Establishments handling products of animal origin must be registered and where necessary approved by the competent authority in their state. This does not apply to establishments engaged in primary production, transport, or storage of products not requiring temperature controls, storage conditions and retail operations not subject to the legislation.
Where required by the legislation, products of animal origin intended for human consumption must be given a health mark applied in accordance with the legislation in accordance with the official controls. Alternatively, an identification mark may be applied to the product before it leaves the product establishment if their packaging or wrapping is removed or it is further processed in another establishment.
The mark must be legible, indelible, and clearly visible for the authorities and must show the name of the exporting country and the establishment approval number where the operations took place. When applied within the EU, the mark must bear an oval shape and include the specified identifying abbreviation.
The Commission draws up lists of non-EU states from which imports of products of animal origin are permitted. A third country may be included on the list if European control is taking place in that country and it demonstrates that the competent authority provides appropriate guarantees that the provisions comply with or are equivalent to EU standards.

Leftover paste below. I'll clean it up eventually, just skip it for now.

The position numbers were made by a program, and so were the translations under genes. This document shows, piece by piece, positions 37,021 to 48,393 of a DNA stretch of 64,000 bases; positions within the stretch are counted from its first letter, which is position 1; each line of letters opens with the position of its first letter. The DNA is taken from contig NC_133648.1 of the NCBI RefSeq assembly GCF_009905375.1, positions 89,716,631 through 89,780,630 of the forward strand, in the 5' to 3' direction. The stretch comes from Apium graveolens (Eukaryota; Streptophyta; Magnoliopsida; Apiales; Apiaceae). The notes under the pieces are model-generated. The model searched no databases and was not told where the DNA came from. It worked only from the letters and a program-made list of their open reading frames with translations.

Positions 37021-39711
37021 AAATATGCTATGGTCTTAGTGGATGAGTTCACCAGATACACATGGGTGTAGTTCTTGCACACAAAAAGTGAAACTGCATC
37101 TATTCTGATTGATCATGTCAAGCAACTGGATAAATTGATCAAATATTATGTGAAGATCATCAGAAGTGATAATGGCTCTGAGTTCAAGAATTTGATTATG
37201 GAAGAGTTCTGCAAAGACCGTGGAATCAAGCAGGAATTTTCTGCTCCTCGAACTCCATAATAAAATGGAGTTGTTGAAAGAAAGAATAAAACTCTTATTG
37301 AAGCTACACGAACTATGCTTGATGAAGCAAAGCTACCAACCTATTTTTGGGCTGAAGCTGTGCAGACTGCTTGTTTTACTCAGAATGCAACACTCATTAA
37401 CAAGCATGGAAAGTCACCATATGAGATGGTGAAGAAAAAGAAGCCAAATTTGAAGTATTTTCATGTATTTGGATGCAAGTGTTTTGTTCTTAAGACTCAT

An establishment may only be included in the list if
- the competent authority in the third country guarantees that the establishment as well as other establishments handling raw materials of animal origin used in the production of the product comply with relevant requirements, specifically those on food safety and health.
- an official inspection service in the country carries out monitoring of establishments and makes available to the EU Commission where necessary, all relevant information on the establishments providing raw materials.